Managing respiratory symptoms
This information is for health and social care professionals. You may also want to see our information for people living with or affected by MND on:
Motor neurone disease (MND) is a progressive and terminal disease that attacks the motor neurones, or nerves, in the brain and spinal cord. Respiratory muscle weakness occurs eventually in everyone with MND.
Effective management of respiratory function is likely to have a positive impact on quality of life for the person with MND. This information includes strategies for managing respiratory signs and symptoms.
It is important to find positions that make it easier for the person with MND to breathe. The ideal position is usually upright or slightly reclined, with the arms supported, rather than lying down. A semi-reclined position may be achieved by using a riser-recliner chair with good arm support, or a wheelchair with tilt-in-space. This position allows the diaphragm to move more freely and efficiently. In bed, it may help to raise the head, perhaps with more pillows or a profiling bed.
Massage and aromatherapy massage may be considered for people with MND who are anxious, short of breath or in the terminal stages of life. Relaxation techniques may be helpful for the relief of anxiety.
Some people with MND find that movement of air around the face sometimes helps when they feel breathless.
The aim is for the person to conserve energy so they can do what is important for them. An occupational therapist can advise on adjusting activities to reduce the amount of energy needed to perform them.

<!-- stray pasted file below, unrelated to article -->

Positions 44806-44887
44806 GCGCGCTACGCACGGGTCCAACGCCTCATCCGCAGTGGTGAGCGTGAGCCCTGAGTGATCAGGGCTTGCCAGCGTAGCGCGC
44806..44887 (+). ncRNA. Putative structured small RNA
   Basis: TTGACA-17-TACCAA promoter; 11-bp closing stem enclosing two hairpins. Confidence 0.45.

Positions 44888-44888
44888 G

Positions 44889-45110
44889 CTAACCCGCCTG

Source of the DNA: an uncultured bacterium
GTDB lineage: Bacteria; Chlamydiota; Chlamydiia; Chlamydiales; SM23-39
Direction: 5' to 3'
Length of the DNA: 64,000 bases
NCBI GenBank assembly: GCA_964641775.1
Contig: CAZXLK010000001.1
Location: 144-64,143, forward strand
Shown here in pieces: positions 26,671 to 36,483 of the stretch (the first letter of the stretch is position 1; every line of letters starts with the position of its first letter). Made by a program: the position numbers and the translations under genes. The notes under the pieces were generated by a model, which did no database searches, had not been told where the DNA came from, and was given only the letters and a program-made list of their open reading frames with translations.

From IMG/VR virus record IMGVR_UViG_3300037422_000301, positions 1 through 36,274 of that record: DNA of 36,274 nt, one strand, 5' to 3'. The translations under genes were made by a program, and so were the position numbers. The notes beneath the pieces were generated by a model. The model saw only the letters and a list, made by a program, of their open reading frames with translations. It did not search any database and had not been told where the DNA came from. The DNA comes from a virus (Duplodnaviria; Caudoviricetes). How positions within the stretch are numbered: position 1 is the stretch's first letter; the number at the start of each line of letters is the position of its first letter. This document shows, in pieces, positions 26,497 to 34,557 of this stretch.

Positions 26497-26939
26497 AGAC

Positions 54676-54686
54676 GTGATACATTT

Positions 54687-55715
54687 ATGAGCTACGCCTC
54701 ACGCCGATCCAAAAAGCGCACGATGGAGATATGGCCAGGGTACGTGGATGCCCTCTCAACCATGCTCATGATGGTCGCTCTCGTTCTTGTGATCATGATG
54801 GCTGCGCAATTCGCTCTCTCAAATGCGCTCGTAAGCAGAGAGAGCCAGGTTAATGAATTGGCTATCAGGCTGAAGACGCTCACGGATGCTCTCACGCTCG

Some people with MND have found the use of a three or four wheeled walking frame helpful. The support provided by the frame fixes their arms and therefore the shoulder girdle. With the person’s weight supported by the aid, this helps them to make better use of the muscles used to breathe.
A respiratory physiotherapist can give advice on exercises to maximise lung capacity, muscle elasticity and protect against partial lung collapse and infection.
The MND Just in Case Kit is designed to hold medication for the relief of anxiety, choking and breathlessness. Its presence in the home can provide tangible evidence for people with MND and carers that fears have been addressed and practical help is at hand.
Not everyone will choose to have assisted ventilation, or can tolerate this intervention. As part of palliative care, symptoms such as breathlessness will need to be managed. Increasing doses of medication and increased levels of sedation may be required to control symptoms at the end of life.
This will also be necessary if the person with MND requests withdrawal of non-invasive ventilation (NIV).
For more information see: